Ima, Ai ni Yukimasu (Be With You)

Be With You (いま、会いにゆきます, Ima, Ai ni Yukimasu, 2004), is a Japanese drama movie, directed by Nobuhiro Doi. It was adapted from a novel by Takuji Ichikawa.


Mio Aio's death leaves her husband Takumi and six year-old son Yuji to fend for themselves. Takumi is congenitally disorganized, suffers occasional fainting spells, and fears that his health compromised his dead wife's happiness. Yuji overhears relatives speculate that his own difficult delivery compromised Mio's health, and blames himself for his mother's death. Mio had left Yuji a picture book; in the book, Mio departs for a celestial body she calls "the Archive Star" but reappears in Japan during the following year's rainy season; turning the pages, Yuji eagerly awaits her return.

On a walk in the forest outside their house, Takumi and Yuji find a woman sheltered from the rain, and immediately accept her as Mio. She has no memory or sense of identity; she comes home to live with the father and son anyway. This new Mio asks Taku how they met and fell in love, and he recounts a tale of years of missed chances, beginning in high school and ending when she encouraged their marriage years later. As the rainy season draws to a close, Yuji discovers the "time capsule" he hid with his mother before her death. Mio's diary is inside, and its version of the Mio-Taku romance holds the answers to the mystery.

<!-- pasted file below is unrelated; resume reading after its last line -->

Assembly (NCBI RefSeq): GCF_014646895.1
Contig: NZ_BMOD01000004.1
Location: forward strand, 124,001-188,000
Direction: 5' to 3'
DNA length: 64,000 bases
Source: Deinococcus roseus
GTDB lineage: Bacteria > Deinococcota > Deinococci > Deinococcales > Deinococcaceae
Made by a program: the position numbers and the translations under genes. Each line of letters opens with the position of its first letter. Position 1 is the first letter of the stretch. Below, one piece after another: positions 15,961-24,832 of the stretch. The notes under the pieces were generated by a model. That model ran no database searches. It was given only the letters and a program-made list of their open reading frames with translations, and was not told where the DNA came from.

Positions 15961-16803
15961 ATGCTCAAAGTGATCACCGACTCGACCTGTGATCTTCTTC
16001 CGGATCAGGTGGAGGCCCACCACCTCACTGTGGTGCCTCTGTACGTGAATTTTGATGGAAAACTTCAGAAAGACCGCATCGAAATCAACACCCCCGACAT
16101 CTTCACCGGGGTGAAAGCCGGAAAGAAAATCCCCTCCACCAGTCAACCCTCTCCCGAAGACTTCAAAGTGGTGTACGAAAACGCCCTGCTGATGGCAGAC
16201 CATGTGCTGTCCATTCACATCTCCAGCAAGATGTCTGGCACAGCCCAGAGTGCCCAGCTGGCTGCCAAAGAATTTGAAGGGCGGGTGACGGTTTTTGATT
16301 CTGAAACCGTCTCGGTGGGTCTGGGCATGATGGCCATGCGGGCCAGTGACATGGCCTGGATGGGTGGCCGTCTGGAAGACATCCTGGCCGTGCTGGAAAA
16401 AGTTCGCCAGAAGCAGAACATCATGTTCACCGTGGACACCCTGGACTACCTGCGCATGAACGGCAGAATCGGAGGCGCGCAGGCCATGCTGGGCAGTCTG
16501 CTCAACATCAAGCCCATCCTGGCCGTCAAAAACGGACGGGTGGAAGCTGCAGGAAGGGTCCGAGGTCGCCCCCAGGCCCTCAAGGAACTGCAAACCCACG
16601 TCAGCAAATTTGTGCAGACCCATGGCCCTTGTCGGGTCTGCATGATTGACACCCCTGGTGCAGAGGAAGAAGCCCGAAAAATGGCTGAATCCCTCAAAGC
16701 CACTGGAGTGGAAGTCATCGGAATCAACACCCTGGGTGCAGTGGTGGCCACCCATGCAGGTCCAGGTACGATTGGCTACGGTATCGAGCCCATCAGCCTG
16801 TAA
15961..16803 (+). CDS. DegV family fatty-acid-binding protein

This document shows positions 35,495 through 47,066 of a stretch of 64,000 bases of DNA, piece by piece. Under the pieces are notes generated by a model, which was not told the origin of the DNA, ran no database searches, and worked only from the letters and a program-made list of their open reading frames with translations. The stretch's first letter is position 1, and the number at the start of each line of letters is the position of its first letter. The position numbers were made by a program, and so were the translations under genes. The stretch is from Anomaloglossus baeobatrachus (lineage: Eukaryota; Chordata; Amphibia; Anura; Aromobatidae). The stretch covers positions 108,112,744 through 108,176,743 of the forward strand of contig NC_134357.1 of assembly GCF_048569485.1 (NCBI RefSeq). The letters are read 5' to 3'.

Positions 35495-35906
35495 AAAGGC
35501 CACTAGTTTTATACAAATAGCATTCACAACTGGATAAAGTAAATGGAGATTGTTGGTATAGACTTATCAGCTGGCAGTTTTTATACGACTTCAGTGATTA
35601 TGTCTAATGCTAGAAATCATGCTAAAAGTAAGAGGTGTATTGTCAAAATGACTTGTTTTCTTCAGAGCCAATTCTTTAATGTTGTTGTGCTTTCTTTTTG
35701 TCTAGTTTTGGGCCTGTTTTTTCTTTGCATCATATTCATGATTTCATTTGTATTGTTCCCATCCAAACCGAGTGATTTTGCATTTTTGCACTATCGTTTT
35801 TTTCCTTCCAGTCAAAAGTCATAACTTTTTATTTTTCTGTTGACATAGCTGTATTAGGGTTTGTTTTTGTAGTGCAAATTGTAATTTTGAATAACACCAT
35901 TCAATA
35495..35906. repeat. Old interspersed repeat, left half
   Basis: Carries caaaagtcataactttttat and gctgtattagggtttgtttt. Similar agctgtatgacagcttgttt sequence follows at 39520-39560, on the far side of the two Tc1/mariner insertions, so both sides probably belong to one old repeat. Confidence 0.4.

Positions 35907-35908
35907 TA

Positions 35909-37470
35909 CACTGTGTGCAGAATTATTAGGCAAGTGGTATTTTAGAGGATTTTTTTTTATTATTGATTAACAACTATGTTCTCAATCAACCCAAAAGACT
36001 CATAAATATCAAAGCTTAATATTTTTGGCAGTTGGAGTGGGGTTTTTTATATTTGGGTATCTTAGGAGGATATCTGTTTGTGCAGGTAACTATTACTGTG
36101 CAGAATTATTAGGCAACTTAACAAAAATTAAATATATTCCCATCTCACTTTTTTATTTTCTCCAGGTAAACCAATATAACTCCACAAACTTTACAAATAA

Be With You is a touching love story, which involves some unexplained supernatural situations like have some future visions, coming back to life for a while, etc. The way the story connects is smooth and viewers should be able to understand the whole story at the end. The movie shows how a mother’s love for her family when she knew that what would happen to her.

This movie has turned out one of my favorite one's, it really has an interesting and non-usual drama. I love its simplicity and poignancy, as well as the honesty in the way that the actors portrayed their characters. It's not the perfect movie in regards to plot, but the emotional impact it leaves behind is something that stays with you. It was also the first "pure love" Japanese movie I've seen, so I thought that it was a little premature to call this the best movie ever.


Yuko Takeuchi as Mio

Shido Nakamura (as Takumi)

Akashi Takei (as Yuuji)

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